Are you in compliance with the Fair Labor Standards Act? According to the U.S. Department of Labor’s Wage and Hour Division (DOL), two out of three health care employers audited in New York are not in compliance. DOL has just announced an “initiative” to promote FLSA compliance on a statewide basis; it has already begun in New York. DOL audits of the health care industry in other states are certain.

Hospitals and other heath care providers take note - if your payroll system automatically deducts meal periods from employees, particularly registered nurses, you are at risk. Not only is the DOL stepping up enforcement proceedings, but class action plaintiff lawyers are sending mailings to the homes of registered nurses across the country trying to find hospitals to sue for wage/hour violations. Whether it is a class action lawsuit or a DOL audit, the potential liability is hundreds of thousands of dollars or more in back pay and penalties.

Recently, more than 4,000 nurses in Missouri received more than $1.7 million in back overtime pay following a U.S. Department of Labor determination that they were not paid for mealtimes during which they worked. DOL investigators found that nurses at seven SSM Health Care facilities were owed money because the health care system’s timekeeping system automatically deducted time for meal periods whether or not the employees were fully relieved of their duties. SSM Healthcare has almost 23,000 employees and 20 hospitals in Wisconsin, Illinois, Missouri and Oklahoma.

Some of SSM’s meal period violations were alleged to have occurred when nursing staff carried hospital phones or pagers during meal periods and accepted work-related calls. The DOL rejected SSM’s argument it should not be held liable because the nurses violated SSM policy prohibiting nurses from carrying hospital phones or pagers during meal breaks. SSM’s assertion that nurses failed to report to their supervisors that they had performed work during their meal periods also failed to persuade the DOL.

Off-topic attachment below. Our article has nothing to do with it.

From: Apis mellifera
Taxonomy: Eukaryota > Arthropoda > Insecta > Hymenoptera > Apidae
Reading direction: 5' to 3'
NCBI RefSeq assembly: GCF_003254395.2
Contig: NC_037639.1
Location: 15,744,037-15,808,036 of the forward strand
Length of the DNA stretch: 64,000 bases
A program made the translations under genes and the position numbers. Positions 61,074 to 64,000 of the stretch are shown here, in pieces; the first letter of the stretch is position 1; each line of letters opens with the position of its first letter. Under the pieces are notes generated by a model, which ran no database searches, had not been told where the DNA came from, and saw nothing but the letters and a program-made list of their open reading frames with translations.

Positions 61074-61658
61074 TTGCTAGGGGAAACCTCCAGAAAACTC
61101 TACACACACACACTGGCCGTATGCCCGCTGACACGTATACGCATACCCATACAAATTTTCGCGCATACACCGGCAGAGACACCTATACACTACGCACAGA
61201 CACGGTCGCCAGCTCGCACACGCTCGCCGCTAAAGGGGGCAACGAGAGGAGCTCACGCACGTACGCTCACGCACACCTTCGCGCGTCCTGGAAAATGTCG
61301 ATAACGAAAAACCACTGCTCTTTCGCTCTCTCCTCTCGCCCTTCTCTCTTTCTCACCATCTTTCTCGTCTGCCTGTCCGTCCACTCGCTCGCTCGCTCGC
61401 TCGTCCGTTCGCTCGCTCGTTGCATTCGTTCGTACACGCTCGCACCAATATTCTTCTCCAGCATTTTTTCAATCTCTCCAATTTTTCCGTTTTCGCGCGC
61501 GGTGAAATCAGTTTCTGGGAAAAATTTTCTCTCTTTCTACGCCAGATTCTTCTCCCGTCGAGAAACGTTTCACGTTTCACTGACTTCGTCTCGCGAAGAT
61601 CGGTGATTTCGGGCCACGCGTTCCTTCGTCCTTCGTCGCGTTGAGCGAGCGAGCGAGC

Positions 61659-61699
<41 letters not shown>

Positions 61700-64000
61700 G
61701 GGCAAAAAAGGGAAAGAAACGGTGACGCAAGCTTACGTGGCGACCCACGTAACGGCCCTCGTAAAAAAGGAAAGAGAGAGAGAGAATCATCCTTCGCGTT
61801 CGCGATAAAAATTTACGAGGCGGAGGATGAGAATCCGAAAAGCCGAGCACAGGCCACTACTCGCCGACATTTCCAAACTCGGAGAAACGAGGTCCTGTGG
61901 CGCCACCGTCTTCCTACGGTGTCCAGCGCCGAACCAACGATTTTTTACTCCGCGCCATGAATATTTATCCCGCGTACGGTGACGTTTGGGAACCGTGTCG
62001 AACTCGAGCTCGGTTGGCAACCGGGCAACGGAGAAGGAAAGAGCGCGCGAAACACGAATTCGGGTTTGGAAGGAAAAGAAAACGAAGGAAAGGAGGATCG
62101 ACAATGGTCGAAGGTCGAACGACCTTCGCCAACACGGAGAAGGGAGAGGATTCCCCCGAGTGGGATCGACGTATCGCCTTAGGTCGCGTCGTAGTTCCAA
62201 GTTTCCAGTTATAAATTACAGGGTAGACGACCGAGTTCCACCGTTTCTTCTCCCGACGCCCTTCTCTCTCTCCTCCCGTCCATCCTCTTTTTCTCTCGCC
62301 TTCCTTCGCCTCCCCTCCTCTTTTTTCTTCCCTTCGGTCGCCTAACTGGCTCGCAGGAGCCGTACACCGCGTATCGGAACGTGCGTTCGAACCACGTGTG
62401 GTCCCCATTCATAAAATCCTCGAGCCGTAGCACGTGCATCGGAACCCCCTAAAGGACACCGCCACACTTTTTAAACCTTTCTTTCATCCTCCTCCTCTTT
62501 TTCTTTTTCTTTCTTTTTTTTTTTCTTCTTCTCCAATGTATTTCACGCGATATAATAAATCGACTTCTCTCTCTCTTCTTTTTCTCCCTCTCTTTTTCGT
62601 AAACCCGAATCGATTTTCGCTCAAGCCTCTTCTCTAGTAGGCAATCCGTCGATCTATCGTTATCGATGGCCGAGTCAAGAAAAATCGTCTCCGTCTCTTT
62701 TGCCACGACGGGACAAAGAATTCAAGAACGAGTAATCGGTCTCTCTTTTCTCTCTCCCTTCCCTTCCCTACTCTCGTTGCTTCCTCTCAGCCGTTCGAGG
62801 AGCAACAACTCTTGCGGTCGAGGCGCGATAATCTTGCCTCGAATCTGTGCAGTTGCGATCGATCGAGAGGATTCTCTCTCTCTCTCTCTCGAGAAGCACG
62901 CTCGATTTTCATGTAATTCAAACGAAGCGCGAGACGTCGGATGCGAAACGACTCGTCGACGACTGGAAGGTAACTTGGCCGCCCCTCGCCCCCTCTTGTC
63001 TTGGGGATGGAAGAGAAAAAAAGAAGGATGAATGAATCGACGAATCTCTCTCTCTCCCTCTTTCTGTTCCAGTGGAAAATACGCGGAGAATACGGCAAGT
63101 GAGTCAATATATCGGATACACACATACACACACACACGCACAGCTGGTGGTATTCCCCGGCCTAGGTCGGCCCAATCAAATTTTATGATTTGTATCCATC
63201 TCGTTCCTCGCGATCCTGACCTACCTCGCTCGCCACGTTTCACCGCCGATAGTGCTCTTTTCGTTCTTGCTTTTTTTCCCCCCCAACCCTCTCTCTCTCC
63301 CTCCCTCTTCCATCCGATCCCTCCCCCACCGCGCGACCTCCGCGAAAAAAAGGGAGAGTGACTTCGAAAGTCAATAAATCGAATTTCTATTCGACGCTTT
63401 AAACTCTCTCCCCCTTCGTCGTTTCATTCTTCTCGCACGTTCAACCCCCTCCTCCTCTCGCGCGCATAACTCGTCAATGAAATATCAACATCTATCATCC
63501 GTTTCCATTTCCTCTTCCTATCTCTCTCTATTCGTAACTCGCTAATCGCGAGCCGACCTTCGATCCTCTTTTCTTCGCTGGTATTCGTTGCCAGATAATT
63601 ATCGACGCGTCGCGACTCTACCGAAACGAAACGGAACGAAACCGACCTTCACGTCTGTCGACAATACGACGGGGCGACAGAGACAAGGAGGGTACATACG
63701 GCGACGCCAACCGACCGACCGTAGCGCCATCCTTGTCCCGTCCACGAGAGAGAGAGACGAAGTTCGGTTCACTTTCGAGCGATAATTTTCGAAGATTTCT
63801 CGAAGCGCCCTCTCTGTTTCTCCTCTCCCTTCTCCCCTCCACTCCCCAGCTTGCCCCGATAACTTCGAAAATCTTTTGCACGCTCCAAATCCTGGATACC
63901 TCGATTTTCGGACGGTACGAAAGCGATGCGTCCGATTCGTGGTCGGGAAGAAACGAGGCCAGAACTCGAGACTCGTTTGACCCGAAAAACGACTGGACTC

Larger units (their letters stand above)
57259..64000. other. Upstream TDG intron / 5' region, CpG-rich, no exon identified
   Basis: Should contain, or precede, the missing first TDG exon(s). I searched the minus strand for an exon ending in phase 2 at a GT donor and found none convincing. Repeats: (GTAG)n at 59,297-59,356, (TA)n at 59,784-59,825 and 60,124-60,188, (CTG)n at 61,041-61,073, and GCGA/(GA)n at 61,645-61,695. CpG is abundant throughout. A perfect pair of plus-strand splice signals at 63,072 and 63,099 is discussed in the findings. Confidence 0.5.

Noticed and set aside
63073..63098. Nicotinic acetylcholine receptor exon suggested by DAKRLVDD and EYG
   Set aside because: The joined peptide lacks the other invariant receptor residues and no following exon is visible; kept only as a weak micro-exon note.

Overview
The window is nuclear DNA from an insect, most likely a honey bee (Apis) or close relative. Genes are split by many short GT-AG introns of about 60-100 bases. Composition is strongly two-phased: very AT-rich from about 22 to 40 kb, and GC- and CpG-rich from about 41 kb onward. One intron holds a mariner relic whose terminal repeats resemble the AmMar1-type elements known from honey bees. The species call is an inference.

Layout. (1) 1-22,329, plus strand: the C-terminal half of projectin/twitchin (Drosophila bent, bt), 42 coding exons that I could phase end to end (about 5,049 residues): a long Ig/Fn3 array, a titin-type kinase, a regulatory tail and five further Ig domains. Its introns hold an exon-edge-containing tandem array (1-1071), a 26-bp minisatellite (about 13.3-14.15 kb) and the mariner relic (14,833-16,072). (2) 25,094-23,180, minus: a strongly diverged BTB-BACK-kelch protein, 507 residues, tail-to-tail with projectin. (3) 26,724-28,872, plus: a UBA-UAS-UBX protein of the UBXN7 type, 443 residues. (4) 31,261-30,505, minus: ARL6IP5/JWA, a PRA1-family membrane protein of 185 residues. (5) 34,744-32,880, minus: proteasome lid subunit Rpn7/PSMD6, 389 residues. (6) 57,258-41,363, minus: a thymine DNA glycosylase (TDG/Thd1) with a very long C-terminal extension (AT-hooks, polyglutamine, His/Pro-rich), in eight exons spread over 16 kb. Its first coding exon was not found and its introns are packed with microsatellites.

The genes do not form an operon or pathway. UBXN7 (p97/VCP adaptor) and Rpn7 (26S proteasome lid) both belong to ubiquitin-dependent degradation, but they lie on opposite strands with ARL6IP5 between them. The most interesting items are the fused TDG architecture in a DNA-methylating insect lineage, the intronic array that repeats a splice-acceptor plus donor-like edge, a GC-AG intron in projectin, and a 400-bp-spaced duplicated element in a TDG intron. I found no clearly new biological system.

SSM is only the most recent health care system to have its pay practices challenged. Last year, Partners HealthCare System agreed to pay $2.7 million to settle claims that it failed to aggregate, for overtime purposes, the hours of employees who worked for more than one facility within its system network. Also last year, several major health systems in Pittsburgh, Pa., including West Penn Allegheny Health System Inc. and Pittsburgh Mercy Health System Inc., were hit with class action lawsuits alleging violations of the Fair Labor Standards Act. These allegations included:

  • Computerized time systems automatically deducted meal periods even when employees worked during meal breaks;
  • Employees worked before and after their shifts without being paid properly;
  • Employees were not paid for attending training sessions.

As evident in the Pittsburgh cases, the potential plaintiff classes in wage and hour lawsuits can be significant. The class action against West Penn Allegheny suit could have 12,000 plaintiffs and the Pittsburgh Mercy class size is estimated to be 4,000. The damages could run into tens of millions of dollars. While the claims listed above highlight some of the most common types of FLSA violations in health care, they are not the only ones. Other common wage and hour violations occurring in hospitals today include:

  • Failure to properly pay employees for off-premises work, including time spent answering phone calls and e-mails;
  • Failure to ensure payroll software, after customization, complies with state and federal wage/hour laws;
  • Failure to include incentive pay, bonuses and shift differential in calculating overtime;
  • Improper classification and/or deductions for exempt employees;
  • Improper “pushing” and “pulling” of hours that cross over workdays and/or workweeks.

To ensure compliance with federal wage and hours laws, it is not enough for health care employers to review compensation policies and payroll procedures. Many violations arise from failures in policy administration and the day-to-day practices of managers and noncompliant employees. There is no question that wage/hour inspections and enforcement will increase under new Secretary of Labor, Hilda Solis. Health care providers should ensure that their pay practices and policies are in complete compliance with the Fair Labor Standards Act and applicable state laws, and that supervisors and managers fully understand how to properly apply pay policies.